2. With a shorter contract, say for example a contract where if you get us to position #1, we'll give you a $50,000 bonus, the shady SEO may use purchased links, hacked sites, or other high risk strategies to grow your traffic.
A month after paying them the big bonus and being excited about being #1, but then search engine's algorithms catch up, or the spam team decides to blacklists the site. Now you go from #1 to chapter 9.
Personally, I think a mix between a regular paid contract and some incentives might be the best approach.
I have only tried this twice now and admittedly I was burned by it both times. The first time I was highly incentivized to get a Black Friday site to #1,2 or 3 position for that term and ended up getting them to #4 from (from being unlisted 3 months before, which is quite a feat).
I was given close to full control, and it took a lot of work for me to get them there. A month later they were #3, then #2 and eventually #1, but my incentive timeline was over. The second time I was helping a flatlined site and by the time the big growth kicked in, they were sold to another company and I never got to collect my bonus.
One more thought about pricing:
From my experience, no other marketing activity has as high of an ROI as SEO. And no other marketing activity relies on knowledge & experience as much as SEO. For those reasons, I've seen countless times that cheaper is not better. In fact, when you go too cheap, you usually end up hurting your site, losing traffic.
I've also found that clients that pay me the most typically are the most successful in implementing my recommendations because they have extra pressure to not waste my advice.
One time an existing client negotiated lowering my monthly rate, not only did my interest dip somewhat, I saw their interest in SEO go down as well.
In fact, the marketing executive completely stopped attending all meetings and they ended up investing heavily in overhyped non-SEO marketing opportunities that never panned out.
I think performance-based SEO contracts could work for both parties, but long term it can turn into the company not wanting to honor the contract long-term, and massive frustration for the SEO if the company ignores their recommendations.
A better approach is likely a monthly fee with incentives, but you must make sure you are working with a quality SEO and that the incentives reward long-term, sustainable traffic without putting the site at risk.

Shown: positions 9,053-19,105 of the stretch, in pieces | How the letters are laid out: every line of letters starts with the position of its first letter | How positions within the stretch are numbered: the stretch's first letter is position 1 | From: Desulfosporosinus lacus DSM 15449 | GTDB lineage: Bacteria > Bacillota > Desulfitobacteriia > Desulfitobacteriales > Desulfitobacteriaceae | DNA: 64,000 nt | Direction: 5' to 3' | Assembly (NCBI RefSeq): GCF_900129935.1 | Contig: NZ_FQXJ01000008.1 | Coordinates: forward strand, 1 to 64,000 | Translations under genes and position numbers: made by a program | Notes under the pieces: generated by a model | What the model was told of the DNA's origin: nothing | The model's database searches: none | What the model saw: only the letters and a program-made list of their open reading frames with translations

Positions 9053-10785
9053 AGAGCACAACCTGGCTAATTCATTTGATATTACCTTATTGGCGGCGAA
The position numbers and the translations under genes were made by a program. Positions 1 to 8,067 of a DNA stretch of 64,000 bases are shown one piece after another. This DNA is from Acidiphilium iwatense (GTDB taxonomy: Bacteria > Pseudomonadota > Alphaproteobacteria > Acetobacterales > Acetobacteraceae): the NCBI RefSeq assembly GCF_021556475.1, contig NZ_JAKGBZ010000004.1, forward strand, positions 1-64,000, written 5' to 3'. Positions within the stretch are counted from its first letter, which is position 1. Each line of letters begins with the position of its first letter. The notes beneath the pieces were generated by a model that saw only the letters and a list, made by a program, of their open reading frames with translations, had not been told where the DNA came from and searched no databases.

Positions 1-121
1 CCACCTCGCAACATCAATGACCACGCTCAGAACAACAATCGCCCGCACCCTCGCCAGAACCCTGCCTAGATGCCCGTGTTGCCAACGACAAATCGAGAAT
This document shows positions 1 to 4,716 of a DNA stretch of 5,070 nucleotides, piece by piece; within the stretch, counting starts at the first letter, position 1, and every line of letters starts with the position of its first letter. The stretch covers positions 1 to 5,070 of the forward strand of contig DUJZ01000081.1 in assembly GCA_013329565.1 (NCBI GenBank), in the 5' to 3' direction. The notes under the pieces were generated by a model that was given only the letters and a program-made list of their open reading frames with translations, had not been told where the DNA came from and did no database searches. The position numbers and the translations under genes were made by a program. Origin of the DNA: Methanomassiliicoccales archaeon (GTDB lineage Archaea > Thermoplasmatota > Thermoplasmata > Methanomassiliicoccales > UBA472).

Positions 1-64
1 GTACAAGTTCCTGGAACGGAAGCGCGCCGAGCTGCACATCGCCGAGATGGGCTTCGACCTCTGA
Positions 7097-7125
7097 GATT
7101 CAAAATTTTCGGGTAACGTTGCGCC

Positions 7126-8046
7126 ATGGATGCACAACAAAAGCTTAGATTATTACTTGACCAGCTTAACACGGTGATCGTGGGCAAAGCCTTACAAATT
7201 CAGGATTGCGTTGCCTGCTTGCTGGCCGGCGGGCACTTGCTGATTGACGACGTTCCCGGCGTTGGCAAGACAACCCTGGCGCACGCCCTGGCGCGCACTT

Jul 03, 2019 - 06:28 PM
I know there are a handful of marketing firms that do most of their business with these types of deals. I wouldn't suggest offering something like this to other types of SEO firms.
Doing attribution for SEO -- that is to say "Who generated this increase in organic traffic?" is really difficult to say especially when there are multiple parties involved.
For example: What if you run a big facebook campaign that drives branded searches for your product. Google analytics reports a spike in organic traffic.
Are you willing to give up a percentage of that profit, OR willing to set up complex systems to approximate the attribution of their individual contribution to organic search?
How do you do cross device attribution? etc. etc. etc.
Personally, we don't do these deals at my agency because they add lots of complexity for not much benefit. We're going after a very specific type of client that we're sure we can help based on our past experience. Going through the trouble and taking on the risk of your company going under isn't worth it for a typical deal.
This is a much easier deal when it comes to paid channels, because your campaigns are more trackable by design and ROI on a specific company's or person's work is easier to measure.
tl;dr: If you're trying to get a heavy hitter like @Dustin Woodard involved in your company without paying their normal rates, then you need to take it further than profit share. You probably need to offer a percentage of your whole company, and pitch them just as you would pitch any respectable investor or a partner.